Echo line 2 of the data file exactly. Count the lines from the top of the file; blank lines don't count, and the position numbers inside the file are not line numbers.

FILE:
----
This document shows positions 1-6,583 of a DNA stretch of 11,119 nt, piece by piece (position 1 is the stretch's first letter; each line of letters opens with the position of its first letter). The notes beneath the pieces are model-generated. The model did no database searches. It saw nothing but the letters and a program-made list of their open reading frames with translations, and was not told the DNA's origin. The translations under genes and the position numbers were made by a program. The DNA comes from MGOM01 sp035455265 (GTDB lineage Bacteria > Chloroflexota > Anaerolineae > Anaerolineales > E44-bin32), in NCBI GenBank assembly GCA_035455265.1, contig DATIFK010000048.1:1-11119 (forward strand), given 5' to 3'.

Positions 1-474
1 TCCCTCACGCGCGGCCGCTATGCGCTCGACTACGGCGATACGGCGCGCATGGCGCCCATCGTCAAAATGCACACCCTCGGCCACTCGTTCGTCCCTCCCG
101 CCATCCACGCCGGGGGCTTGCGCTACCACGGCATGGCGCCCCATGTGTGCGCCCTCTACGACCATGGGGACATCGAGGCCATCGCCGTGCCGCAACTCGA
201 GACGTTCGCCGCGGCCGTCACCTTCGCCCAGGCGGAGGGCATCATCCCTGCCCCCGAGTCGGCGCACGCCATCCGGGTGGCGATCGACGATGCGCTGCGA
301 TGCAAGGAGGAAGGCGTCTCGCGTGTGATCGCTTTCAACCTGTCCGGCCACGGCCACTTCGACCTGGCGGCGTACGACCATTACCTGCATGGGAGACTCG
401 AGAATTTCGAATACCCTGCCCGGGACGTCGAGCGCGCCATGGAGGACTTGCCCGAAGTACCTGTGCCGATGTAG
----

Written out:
Positions 1-474